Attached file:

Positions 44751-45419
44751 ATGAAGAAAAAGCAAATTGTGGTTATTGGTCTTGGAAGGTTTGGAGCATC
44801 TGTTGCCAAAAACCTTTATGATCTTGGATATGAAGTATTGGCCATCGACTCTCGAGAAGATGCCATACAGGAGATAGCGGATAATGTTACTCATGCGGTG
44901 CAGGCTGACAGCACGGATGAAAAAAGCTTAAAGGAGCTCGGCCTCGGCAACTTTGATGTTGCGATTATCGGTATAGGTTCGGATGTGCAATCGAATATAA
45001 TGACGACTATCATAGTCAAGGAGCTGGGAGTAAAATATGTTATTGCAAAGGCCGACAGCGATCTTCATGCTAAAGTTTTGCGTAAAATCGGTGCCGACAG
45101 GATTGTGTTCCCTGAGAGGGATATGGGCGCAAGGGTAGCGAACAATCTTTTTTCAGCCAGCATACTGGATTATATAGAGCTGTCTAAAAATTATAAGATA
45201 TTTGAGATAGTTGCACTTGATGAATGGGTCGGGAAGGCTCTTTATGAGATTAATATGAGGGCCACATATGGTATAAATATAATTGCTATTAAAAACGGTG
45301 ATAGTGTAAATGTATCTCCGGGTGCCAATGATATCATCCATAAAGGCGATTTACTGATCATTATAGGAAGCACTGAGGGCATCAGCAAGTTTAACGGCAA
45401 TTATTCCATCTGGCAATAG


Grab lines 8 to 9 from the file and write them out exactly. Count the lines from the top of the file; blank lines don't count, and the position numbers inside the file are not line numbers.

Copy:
45301 ATAGTGTAAATGTATCTCCGGGTGCCAATGATATCATCCATAAAGGCGATTTACTGATCATTATAGGAAGCACTGAGGGCATCAGCAAGTTTAACGGCAA
45401 TTATTCCATCTGGCAATAG